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Escaping the comfort zone: A three-level perspective on filtering effects and counter-measures

Tim Schneegans

No 2019-05, Discourses in Social Market Economy from OrdnungsPolitisches Portal (OPO)

Abstract: Together with the growing connectedness in the progress of globalization, researchers warn about the rise of so-called "filter bubbles" and "echo-chambers" that segregate citizens into comfort zones of self-confirming information and opinions. Regarding the Brexit referendum in 2016, DiFranzo and Gloria-Garcia (2017) blamed social media (e.g. Facebook) for trapping their users in an environment of self-confirming opinions that keeps them away from the political discourse. Besides technological filters, Geschke, Lorenz, and Holtz (2018) regard the mechanisms of filter bubbles on three levels, including technological recommender algorithms, homogeneous social networks, and individual biases. In this essay, I will follow this framework and describe certain filtering effects and deduce contraindications on all three levels. Amongst others, the concepts of social self-categorization (Tajfel, 1974), homogeneous networks (e.g. Bakshy et al., 2015), and self-confirmation biases (see the review from Garrett, 2009) might help un-derstanding filter bubbles. In order to promote public information exchange, we should not only modify filter algorithms but also become aware of our social comfort zone and our cognitive ability to select self-confirming information. Segregated groups must re-define their social identity and enlarge its definition to connect to seems-like-alien people (Pettigrew, 1998; Tajfel, 1974). This way we can promote the intrinsic human drive for curiosity as a counterweight against segregation.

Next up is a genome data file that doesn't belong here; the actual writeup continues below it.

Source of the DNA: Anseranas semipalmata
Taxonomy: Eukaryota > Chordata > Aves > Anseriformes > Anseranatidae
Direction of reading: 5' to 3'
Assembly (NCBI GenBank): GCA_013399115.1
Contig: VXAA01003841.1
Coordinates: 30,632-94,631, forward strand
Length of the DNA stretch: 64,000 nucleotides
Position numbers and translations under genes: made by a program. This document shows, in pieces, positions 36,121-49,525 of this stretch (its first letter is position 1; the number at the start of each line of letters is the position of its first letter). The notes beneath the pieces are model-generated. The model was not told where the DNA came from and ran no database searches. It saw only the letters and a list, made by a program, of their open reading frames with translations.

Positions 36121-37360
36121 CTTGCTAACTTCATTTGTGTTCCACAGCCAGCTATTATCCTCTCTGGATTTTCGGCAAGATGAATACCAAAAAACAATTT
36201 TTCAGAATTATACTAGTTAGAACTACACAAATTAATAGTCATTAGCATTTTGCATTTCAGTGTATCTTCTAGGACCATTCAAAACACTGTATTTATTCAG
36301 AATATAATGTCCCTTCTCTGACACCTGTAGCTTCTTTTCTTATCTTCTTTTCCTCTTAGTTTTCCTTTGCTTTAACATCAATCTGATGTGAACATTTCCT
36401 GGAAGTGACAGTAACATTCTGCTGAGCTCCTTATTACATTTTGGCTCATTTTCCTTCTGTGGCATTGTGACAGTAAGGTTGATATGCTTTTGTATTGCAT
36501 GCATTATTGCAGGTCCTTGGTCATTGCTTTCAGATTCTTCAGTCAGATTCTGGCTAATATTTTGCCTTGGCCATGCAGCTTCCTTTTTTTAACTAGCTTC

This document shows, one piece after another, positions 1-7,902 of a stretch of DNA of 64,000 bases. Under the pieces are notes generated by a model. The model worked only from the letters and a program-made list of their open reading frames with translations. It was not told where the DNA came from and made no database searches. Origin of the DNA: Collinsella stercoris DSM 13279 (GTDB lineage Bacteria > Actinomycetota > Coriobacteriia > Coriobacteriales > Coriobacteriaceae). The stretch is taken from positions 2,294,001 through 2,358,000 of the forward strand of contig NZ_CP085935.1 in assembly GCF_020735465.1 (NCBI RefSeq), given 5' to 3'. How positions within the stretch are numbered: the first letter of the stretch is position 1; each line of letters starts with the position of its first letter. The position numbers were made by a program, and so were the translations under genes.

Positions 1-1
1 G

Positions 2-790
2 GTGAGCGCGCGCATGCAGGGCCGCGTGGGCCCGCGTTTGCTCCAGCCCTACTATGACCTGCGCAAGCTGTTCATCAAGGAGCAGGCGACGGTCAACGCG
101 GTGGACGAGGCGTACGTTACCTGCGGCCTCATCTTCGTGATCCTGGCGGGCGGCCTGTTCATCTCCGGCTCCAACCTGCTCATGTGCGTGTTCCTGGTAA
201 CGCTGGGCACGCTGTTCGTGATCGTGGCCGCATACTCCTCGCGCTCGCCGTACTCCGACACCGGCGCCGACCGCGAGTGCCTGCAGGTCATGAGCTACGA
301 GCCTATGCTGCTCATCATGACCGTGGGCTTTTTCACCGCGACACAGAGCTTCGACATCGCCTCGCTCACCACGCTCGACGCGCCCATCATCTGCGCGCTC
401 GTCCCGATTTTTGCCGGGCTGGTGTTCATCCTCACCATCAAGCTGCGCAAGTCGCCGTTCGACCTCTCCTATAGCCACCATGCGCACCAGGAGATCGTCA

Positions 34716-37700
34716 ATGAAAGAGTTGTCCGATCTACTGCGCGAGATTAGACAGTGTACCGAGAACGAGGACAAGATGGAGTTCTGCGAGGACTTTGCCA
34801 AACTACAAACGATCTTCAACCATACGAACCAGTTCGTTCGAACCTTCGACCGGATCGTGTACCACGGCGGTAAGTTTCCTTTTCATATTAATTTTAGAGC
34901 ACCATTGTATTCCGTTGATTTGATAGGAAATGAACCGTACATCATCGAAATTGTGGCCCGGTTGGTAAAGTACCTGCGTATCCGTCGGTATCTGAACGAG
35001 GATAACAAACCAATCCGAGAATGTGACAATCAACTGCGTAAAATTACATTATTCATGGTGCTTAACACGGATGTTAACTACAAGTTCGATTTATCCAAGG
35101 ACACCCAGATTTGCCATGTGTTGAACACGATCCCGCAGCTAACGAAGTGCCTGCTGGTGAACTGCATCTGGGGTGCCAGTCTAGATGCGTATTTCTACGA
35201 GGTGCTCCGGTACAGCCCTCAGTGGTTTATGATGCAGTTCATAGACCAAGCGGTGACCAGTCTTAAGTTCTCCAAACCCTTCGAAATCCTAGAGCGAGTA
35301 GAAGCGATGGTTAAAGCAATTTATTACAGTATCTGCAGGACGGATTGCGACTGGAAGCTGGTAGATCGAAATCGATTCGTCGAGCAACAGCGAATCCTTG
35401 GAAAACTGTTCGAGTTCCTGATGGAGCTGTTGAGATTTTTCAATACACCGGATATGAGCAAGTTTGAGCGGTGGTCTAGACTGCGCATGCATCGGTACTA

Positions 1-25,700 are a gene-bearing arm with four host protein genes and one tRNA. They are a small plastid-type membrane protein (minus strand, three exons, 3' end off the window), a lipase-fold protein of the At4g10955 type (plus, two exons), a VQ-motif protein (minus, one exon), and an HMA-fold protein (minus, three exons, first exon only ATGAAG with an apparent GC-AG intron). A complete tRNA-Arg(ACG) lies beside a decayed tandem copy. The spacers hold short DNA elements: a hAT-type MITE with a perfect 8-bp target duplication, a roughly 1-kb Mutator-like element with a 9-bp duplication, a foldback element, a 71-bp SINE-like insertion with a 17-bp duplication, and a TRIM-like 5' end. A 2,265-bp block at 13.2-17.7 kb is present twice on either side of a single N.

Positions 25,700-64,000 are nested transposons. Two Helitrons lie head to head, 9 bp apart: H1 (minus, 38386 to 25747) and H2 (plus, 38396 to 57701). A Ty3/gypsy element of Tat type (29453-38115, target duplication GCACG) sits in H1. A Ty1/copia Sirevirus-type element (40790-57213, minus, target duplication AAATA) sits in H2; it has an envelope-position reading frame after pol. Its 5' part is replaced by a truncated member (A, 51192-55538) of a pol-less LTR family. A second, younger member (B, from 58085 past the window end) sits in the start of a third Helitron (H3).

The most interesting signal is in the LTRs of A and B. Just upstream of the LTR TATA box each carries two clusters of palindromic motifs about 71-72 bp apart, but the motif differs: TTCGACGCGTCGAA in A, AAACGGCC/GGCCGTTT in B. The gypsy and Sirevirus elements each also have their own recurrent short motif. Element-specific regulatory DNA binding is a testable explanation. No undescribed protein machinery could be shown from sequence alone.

Keywords: echo chamber; filter bubble; digital citizenship; political psychology (search for similar items in EconPapers)
New Economics Papers: this item is included in nep-pay
Date: 2019
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